On July 16–21, Fazale “Fuz” Rana and I attended the International Society for the Study of the Origin of Life (ISSOL) Conference held at the University of California, San Diego. The climax of the conference was the Wednesday (July 19) evening session devoted to answering the question, “64 Years after Miller Experiment, Can the Formation of Building Blocks of Life Be Considered As Solved?” (The Miller Experiment in 1953 was when Stanley Miller sparked a gas mixture of methane, ammonia, hydrogen, and water to produce a low-abundance level of a few of the simpler amino acids. Amino acids are the building blocks of proteins.) A panel consisting of four of the world’s top origin-of-life researchers (Nicholas Hud, Jack Szostak, Steven Benner, and Donna Blackmond) moderated by Antonio Lazcano, Stanley Miller’s research partner and past president of ISSOL, attempted to answer this question.
All four of the panelists and the moderator answered “No” to the posed question. Steven Benner even added that the building blocks of the building block molecules of life are either missing on the early Earth or they exist at abundance levels far too diluted to be of any use.
The day before, the morning sessions of the conference were devoted to discussing the environmental conditions for the origin of life on the early Earth. The first presenter, Yoichiro Ueno, began his talk by pointing out that there was no conceivable hope for a naturalistic origin of the building block molecules of life unless oxygen was totally absent from Earth’s atmosphere.1 However, he speculated that rather than the origin of life occurring on Earth 3.8 billion years ago, it actually occurred much earlier—during the Hadean era, 4.4–4.0 billion years ago.
The Hadean era gets its name from extensive evidence establishing that Earth’s surface previous to 4.0 billion years ago was hellishly hot. However, a few zircons dating back to that period show that there were brief episodes in at least a few locations on Earth during the Hadean era when liquid water was present. Ueno further speculated that during these brief episodes Earth had a reducing (oxygen-free) atmosphere. He then referred to Miller-type experiments that demonstrate ultraviolet-induced photochemistry can produce eleven of the twenty bioactive amino acids.2
Ueno was by no means alone at the ISSOL conference in speculating that a reducing atmosphere on the early Earth was a critical component to a naturalistic origin of life. A consensus emerged among the origin-of-life conference researchers that there simply was no other way to explain life’s origin from a materialistic perspective.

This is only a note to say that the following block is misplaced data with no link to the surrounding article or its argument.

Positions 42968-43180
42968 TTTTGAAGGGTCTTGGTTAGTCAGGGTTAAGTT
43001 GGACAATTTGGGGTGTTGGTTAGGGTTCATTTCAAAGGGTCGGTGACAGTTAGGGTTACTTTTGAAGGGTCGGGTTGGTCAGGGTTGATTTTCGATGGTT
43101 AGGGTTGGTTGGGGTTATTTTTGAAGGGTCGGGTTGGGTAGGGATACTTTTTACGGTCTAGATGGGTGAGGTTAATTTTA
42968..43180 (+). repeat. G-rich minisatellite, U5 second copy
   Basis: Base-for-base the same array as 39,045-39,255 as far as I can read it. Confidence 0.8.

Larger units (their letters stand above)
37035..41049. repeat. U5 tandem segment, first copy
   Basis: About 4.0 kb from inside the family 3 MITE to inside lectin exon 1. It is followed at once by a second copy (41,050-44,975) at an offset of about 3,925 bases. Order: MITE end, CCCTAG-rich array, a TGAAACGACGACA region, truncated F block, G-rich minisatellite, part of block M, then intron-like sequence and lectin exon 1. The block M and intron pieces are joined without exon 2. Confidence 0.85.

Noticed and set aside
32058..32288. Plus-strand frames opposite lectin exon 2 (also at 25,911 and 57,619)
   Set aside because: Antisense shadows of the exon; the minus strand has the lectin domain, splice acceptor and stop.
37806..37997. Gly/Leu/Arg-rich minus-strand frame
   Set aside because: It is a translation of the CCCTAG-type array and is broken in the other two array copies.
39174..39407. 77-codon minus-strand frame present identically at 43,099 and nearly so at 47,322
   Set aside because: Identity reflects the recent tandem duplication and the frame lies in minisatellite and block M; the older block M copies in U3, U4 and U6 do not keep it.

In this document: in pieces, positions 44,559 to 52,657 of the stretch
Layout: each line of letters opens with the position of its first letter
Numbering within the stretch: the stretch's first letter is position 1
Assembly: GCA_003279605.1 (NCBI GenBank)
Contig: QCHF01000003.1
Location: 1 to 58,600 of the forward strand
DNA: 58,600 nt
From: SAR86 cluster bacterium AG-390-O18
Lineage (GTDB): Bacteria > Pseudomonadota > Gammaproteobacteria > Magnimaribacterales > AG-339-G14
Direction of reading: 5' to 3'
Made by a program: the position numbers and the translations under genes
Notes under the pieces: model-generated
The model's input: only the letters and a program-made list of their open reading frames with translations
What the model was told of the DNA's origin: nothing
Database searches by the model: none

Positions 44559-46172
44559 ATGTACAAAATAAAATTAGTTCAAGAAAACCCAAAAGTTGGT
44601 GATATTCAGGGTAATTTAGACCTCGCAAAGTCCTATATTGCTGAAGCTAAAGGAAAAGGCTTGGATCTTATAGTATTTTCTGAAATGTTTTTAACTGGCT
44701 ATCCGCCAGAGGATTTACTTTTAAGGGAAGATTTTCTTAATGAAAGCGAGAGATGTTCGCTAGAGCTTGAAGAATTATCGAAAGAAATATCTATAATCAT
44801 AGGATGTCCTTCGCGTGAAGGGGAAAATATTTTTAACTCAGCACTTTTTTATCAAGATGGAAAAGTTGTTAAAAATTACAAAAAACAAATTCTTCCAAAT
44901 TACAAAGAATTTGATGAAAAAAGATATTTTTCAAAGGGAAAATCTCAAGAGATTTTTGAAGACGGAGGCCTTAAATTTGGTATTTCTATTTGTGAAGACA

The problem with these speculations about Earth’s early atmosphere is that the most ancient zircons establish that Earth’s mantle oxygen fugacity (tendency to escape or expand isothermally when pressure is released) has not deviated much, if at all, during the past 4.3 billion years.3 This conclusion is confirmed by Archaean (4–3 billion-year-old) mantle residues and magmas that reveal a redox (reduction-oxidation reaction) state equivalent to present-day values.4 These results led geophysicists Brian Hynek and Stephen Mojzsis to conclude in a paper published in Geology, “The resultant atmosphere from outgassing is correspondingly expected to have been at least mildly oxidizing from the early days.”5
What does an “at least mildly oxidizing” atmosphere imply about the origin of life on Earth? It rules out all naturalistic or materialistic origin-of-life models. It establishes that the origin of life on Earth must have been achieved by a super-intelligent, supernatural Being.
Feature image credit: Tim Bertelink, Wikimedia Commons
- Y. Ueno et al., “Revisiting Redox State of the Early Earth’s Atmosphere and Prebiotic Synthesis,” XVIIIth International Conference on the Origin of Life, LPI Contribution No. 1967 (July 16–21, 2017 at UC San Diego, CA, USA): Abstract #4129, https://www.hou.usra.edu/meetings/issol2017/pdf/4129.pdf.
- Sean Henahan, “From Primordial Soup to the Prebiotic Beach: An Interview with Exobiology Pioneer, Dr. Stanley L. Miller, University of California San Diego,” Access Excellence (October 1996): https://web.archive.org/web/20080518054852/https://www.accessexcellence.org/WN/NM/miller.php.
- Dustin Trail, E. Bruce Watson, and Nicholas D. Tailby, “The Oxidation State of Hadean Magmas and Implications for Early Earth’s Atmosphere,” Nature 480 (December 1, 2011): 79–82, doi:10.1038/nature10655.
- Dante Canil, “Vanadium in Peridotites, Mantle Redox and Tectonic Environments: Archean to Present,” Earth and Planetary Science Letters 195 (January 30, 2002): 75–90, doi:10.1016/S0012-821X(01)00582-9.
- Brian M. Hynek and Stephen J. Mojzsis, “The Great Mars Climate Paradox Redux,” Geology 45 (February 2017): e410, doi:10.1130/focus102016Y.1.